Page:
And I think [crosstalk 00:15:53], again, you’re just saying to your point, the monop­o­lies are being eroded by digital tech, right? And the gatekeepers, if you’ve got a gatekeeping or inter­me­diate business model today, I’d be worried. I think all of your gates that can be eaten by software will be eaten by software, because the cost collapses 10,000x. This isn’t like, “Oh, someone’s going to outcom­pete you.” It’s like a extinc­tion level event for your business model. And you’re seeing that in banking, you’re going to see that in academia. I don’t know what form it’s going to take, but it’s going to decen­tralize to bring your costs down a lot.

Robert Breedlove:

And so through that lens, I love that you dropped out of univer­sity. I gradu­ated, but that doesn’t matter. I paid for it. I learned some, sure I learned some things, but I’ve learned 99 times more as a self-taught person. And I think in that lens, in the digital renais­sance, whatever we’re going to call it, the autodi­dacts are the Neo-Renais­sance men. If you have a hunger to learn, you can satisfy it.

Tuur Demeester:

Yeah. When I learned about the history of the univer­sity and this is a while ago, but it really blew my mind. Because the original, in the high Middle Ages, it was not the univer­sity. It was called univer­sitas schol­arium et magistrorum. So it was the commu­nity of students and teachers. And they were student led. They were, the student body, who was paying the teacher and who was basically telling them. And every year, they would have a meeting without the teacher being present, where they would discuss what wage he was going to get. And there’s examples of teachers not being allowed to leave the city because they had to finish the term for the students.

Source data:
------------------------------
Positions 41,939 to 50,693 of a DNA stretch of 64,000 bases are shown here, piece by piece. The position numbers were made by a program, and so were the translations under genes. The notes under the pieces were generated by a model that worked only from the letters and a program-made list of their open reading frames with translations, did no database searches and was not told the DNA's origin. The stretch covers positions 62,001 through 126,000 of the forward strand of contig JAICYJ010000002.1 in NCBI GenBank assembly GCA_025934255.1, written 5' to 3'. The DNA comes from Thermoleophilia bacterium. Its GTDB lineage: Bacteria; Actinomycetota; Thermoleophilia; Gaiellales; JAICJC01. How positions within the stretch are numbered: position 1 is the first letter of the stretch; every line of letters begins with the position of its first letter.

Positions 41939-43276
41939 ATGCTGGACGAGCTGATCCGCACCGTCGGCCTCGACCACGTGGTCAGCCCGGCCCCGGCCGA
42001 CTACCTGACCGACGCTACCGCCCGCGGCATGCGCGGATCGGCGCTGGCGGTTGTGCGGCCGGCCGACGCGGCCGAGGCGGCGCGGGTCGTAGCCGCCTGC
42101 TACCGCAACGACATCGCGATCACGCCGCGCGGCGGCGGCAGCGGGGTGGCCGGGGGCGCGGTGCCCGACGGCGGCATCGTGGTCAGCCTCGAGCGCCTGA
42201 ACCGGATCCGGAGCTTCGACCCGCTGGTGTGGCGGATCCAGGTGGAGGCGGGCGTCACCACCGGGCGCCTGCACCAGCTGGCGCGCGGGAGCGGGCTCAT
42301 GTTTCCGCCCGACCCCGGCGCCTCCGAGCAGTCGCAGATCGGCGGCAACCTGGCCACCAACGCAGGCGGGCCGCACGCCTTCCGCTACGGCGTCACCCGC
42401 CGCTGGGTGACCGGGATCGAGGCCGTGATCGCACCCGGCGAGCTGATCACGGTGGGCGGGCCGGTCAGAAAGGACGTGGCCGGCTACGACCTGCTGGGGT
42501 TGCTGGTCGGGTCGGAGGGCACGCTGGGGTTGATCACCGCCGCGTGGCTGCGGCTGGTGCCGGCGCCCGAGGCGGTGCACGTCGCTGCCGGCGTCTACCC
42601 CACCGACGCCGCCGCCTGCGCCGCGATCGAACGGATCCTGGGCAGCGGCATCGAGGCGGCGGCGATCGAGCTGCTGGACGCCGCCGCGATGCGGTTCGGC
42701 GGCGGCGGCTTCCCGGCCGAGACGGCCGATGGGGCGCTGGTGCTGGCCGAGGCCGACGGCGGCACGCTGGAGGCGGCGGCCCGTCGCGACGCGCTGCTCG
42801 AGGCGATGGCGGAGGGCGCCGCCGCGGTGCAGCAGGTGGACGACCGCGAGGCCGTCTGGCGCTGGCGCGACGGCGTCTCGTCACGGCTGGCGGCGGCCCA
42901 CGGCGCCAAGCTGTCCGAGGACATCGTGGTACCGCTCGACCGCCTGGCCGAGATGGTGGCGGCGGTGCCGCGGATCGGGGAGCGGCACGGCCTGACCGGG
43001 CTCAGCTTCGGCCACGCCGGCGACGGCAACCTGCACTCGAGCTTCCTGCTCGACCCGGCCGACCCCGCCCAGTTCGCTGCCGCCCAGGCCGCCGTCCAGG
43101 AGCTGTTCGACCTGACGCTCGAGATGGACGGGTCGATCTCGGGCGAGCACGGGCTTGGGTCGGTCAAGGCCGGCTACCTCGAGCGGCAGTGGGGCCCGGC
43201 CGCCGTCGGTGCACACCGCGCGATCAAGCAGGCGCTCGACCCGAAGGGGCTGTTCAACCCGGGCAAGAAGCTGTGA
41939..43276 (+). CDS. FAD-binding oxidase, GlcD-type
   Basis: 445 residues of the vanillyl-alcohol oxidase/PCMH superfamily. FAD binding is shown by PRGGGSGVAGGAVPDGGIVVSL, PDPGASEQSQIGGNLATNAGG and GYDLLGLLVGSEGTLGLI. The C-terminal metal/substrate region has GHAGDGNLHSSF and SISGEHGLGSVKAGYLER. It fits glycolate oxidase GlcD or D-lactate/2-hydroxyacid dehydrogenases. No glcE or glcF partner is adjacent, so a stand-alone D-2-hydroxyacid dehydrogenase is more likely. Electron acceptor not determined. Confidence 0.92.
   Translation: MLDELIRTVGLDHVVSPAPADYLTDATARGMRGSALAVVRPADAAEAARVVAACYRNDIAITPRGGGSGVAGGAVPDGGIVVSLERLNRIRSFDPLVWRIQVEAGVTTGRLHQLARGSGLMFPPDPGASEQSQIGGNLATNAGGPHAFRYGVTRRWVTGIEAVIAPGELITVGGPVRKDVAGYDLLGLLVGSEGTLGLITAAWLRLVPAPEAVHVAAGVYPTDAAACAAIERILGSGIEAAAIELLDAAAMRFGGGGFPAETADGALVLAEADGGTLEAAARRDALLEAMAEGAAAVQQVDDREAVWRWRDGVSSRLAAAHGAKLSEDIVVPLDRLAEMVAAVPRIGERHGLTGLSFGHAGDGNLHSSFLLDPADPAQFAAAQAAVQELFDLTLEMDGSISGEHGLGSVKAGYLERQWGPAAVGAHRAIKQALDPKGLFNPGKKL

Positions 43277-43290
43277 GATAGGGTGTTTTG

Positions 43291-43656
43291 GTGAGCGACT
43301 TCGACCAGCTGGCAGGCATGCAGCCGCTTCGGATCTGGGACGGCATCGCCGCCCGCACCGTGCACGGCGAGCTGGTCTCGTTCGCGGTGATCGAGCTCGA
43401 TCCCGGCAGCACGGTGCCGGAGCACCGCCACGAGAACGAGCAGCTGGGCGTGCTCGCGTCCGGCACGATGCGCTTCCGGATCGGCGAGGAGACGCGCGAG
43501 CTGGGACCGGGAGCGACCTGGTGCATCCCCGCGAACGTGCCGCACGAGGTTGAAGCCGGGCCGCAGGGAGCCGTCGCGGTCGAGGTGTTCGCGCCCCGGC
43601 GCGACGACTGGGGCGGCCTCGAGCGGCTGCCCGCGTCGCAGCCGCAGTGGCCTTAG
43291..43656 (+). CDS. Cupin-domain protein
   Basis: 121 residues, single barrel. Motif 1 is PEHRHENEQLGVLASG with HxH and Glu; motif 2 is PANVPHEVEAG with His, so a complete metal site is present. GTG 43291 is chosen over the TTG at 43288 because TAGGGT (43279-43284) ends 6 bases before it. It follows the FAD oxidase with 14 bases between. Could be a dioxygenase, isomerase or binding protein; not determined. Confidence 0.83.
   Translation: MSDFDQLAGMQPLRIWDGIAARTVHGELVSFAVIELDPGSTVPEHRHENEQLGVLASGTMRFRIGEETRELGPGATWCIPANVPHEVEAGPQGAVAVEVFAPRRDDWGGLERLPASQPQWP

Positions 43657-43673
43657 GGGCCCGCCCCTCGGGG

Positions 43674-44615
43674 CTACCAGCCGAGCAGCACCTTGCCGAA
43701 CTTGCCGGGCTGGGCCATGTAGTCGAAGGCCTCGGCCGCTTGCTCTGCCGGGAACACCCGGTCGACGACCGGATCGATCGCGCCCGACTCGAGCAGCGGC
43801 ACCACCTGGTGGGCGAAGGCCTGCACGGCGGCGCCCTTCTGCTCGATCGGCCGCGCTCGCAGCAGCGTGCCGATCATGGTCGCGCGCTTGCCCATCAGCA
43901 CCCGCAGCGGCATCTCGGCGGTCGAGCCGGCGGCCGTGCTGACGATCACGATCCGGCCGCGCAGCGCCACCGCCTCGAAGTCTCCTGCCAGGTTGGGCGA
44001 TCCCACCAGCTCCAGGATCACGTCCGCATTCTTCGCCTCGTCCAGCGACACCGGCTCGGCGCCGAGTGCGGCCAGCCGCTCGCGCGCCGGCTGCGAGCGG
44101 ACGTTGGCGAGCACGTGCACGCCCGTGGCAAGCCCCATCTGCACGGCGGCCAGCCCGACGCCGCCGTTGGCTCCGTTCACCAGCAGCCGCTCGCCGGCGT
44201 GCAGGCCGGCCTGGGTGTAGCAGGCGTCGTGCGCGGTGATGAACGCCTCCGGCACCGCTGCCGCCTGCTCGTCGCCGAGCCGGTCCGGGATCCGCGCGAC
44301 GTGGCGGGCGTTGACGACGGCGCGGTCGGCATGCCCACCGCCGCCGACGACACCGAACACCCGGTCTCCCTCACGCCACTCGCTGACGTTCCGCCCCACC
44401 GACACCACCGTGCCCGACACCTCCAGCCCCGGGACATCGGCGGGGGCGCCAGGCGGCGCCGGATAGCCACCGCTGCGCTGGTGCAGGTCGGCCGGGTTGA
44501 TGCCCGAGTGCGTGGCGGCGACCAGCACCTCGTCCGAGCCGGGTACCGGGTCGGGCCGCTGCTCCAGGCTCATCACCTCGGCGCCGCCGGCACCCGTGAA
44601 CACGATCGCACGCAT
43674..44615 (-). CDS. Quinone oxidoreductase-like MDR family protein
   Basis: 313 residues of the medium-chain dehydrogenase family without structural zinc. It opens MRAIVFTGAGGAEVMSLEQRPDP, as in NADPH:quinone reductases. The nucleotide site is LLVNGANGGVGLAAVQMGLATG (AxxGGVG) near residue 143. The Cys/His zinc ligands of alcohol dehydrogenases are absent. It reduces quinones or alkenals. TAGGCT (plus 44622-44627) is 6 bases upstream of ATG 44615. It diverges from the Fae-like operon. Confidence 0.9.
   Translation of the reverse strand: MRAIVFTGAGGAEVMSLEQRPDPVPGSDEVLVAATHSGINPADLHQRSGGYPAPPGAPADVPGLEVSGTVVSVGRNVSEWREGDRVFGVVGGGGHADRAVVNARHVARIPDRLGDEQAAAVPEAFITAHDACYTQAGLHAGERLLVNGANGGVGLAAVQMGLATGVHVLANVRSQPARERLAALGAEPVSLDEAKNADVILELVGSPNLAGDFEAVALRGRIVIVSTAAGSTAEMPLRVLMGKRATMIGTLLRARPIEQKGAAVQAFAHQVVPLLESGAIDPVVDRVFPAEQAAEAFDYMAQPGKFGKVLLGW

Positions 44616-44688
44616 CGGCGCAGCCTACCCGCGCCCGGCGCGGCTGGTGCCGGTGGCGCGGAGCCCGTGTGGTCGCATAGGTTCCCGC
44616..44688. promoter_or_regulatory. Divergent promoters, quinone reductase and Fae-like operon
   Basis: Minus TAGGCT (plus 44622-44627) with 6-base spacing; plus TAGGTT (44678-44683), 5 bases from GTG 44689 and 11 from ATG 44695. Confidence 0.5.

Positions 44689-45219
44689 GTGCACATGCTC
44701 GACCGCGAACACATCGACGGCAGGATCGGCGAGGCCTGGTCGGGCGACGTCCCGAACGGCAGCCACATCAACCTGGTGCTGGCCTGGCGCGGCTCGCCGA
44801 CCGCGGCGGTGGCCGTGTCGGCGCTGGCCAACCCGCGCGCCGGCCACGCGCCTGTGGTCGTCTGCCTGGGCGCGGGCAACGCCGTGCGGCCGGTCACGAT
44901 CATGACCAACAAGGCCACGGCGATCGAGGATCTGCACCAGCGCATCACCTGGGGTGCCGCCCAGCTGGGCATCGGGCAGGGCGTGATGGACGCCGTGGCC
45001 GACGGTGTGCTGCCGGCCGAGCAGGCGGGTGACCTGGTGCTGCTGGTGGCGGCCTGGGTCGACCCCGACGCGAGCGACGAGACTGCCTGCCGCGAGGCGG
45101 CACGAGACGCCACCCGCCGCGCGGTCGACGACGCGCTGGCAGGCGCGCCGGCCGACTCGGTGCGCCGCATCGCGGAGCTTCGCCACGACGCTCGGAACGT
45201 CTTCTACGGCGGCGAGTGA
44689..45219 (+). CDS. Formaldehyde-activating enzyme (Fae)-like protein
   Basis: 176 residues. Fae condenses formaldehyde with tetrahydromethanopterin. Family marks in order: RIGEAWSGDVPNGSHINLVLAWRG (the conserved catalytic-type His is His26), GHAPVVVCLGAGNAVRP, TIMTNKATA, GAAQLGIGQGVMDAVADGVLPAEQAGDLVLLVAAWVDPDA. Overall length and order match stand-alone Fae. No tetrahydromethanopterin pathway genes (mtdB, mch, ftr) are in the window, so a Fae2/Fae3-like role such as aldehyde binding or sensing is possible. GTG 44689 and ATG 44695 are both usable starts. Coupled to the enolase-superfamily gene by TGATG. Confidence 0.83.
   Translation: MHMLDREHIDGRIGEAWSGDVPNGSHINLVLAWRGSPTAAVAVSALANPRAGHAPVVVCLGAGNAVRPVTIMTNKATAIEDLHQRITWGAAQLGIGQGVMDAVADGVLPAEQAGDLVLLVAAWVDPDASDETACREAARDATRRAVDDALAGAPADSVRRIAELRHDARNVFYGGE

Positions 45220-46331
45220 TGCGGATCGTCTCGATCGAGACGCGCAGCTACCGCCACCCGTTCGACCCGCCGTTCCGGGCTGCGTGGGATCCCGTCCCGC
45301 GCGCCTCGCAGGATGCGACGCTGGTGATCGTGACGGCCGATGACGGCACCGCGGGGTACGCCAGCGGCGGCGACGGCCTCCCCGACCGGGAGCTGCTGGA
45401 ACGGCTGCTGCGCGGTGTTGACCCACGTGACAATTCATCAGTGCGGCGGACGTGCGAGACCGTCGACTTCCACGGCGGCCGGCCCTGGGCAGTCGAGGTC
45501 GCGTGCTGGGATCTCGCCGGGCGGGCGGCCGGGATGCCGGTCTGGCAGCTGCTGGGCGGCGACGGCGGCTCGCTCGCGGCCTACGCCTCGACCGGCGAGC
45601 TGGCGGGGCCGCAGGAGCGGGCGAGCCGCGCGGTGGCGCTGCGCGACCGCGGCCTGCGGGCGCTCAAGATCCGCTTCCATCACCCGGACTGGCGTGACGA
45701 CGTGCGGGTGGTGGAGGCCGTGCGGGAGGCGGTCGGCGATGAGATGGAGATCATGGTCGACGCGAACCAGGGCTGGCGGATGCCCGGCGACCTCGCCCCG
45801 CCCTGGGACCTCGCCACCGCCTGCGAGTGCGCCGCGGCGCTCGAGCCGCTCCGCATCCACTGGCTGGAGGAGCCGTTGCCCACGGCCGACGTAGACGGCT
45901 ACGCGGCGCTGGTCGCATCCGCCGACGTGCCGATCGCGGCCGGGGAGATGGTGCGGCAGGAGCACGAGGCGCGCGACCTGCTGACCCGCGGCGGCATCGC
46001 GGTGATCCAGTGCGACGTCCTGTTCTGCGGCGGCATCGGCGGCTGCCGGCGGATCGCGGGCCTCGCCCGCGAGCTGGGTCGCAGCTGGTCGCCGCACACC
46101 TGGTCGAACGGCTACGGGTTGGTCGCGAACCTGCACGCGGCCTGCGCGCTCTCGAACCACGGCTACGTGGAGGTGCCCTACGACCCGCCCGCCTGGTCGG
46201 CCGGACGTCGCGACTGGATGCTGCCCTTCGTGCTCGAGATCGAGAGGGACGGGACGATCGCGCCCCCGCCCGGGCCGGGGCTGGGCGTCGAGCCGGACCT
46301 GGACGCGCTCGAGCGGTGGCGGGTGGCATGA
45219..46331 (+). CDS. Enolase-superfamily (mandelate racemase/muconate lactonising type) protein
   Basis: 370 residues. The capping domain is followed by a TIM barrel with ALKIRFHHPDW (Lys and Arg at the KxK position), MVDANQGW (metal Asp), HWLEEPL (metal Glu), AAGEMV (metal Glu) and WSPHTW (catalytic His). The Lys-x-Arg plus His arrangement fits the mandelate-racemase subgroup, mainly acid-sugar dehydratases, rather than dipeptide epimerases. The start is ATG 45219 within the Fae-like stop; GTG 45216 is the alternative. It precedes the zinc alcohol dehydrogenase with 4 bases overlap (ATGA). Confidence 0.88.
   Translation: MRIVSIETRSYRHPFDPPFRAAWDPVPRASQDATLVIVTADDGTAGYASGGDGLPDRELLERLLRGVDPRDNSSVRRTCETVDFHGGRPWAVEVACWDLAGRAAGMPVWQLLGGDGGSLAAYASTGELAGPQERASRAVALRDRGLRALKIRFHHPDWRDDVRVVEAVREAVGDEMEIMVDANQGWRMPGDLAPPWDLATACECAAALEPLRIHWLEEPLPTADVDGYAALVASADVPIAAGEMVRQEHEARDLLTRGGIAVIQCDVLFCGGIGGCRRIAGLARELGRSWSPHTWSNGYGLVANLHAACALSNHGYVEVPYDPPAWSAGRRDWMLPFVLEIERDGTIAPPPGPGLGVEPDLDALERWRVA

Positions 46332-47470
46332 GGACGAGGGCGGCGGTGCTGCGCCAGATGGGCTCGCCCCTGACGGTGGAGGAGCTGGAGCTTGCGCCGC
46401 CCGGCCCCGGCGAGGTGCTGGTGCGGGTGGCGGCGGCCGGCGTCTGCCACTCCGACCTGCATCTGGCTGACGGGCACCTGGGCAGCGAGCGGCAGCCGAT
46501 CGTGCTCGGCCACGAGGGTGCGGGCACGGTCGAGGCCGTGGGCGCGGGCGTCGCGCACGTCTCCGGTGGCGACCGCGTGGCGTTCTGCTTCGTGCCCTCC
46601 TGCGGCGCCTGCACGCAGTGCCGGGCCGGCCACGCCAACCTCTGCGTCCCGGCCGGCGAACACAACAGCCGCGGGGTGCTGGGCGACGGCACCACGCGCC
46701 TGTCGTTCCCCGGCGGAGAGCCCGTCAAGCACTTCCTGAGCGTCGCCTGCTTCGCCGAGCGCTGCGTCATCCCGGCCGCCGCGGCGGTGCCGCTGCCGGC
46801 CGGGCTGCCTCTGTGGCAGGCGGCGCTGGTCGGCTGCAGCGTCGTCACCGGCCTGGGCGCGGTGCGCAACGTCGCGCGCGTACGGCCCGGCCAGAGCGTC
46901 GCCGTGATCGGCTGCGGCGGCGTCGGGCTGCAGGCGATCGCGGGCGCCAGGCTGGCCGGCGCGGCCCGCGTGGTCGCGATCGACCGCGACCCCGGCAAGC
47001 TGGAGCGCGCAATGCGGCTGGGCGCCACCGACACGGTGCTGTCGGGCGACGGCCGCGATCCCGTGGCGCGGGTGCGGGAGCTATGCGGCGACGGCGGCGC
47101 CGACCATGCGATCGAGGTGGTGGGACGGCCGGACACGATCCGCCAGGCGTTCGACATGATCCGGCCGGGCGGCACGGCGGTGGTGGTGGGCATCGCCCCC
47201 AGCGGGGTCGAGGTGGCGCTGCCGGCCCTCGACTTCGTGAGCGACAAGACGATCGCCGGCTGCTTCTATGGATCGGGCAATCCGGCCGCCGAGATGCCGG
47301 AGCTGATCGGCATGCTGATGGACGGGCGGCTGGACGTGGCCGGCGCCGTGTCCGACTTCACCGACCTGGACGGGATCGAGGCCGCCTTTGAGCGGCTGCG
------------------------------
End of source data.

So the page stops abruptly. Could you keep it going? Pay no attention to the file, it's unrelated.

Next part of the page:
Tuur Demeester:

And it is just this kind of incred­ible reality where the students were really in charge of these univer­si­ties. And where you could just enter, in a way, a univer­sity. I think Abelard did that. And you start debating with the teacher, and if the student body thinks that you’re actually better, they can just switch and they can join you. And all of a sudden you have univer­sity, which is pretty much what’s happening with podcasts nowadays. And I think that’s, if you will, the model that I think should inspire us to kind of keep the torch alive of higher educa­tion.